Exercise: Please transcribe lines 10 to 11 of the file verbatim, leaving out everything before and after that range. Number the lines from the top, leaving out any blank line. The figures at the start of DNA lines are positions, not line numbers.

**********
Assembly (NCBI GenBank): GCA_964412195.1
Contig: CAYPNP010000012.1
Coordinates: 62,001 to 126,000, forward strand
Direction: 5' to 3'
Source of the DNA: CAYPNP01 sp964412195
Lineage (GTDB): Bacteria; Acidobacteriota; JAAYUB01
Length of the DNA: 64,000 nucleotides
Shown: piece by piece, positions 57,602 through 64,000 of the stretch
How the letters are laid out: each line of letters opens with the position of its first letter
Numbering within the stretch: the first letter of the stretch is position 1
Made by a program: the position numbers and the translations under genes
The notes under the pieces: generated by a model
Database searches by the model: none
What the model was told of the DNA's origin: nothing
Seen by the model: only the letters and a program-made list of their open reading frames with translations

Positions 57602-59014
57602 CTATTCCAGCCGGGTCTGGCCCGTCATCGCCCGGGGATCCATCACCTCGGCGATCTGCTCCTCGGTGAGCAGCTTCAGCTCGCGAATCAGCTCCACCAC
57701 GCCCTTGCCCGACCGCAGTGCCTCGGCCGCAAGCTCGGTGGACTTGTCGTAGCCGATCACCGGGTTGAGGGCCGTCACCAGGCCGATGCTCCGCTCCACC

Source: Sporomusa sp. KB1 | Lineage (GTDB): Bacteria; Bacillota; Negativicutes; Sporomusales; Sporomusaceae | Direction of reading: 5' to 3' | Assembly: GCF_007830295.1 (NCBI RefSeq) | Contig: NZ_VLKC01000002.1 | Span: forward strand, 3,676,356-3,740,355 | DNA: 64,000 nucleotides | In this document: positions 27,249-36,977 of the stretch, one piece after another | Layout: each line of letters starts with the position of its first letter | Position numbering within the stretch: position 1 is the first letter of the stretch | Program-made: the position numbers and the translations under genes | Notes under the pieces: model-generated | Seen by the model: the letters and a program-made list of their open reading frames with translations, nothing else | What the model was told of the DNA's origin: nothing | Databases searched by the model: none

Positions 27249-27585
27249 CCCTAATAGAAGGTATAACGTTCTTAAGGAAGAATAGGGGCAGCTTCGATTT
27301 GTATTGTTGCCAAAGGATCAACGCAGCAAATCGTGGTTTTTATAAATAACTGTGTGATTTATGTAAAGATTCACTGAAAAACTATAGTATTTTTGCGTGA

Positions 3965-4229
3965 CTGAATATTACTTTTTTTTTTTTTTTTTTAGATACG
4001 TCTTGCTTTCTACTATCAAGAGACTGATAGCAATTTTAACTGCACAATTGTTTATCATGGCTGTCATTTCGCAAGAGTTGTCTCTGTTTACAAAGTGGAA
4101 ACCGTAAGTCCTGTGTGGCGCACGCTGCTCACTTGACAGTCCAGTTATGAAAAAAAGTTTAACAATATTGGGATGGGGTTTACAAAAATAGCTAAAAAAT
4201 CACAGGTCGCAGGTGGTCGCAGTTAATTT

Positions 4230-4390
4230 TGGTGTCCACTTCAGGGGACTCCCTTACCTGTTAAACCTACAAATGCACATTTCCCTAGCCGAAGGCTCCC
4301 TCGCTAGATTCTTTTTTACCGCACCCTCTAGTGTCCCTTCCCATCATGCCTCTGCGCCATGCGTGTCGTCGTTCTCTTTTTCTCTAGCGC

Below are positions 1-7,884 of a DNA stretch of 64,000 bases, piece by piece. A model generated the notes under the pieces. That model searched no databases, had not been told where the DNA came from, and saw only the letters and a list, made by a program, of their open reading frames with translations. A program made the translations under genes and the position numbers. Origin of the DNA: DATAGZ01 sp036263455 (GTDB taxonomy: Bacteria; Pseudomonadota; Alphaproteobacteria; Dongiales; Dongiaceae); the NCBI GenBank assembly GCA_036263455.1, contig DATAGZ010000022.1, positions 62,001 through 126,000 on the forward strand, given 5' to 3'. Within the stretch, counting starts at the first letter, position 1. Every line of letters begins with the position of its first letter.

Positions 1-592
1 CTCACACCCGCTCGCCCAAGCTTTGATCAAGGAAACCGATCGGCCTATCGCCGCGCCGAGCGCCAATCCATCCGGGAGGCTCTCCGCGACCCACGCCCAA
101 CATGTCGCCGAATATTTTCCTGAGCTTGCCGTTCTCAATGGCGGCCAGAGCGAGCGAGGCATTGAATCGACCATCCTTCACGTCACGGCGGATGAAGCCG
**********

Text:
Numbering within the stretch: the first letter of the stretch is position 1
Made by a program: the position numbers and the translations under genes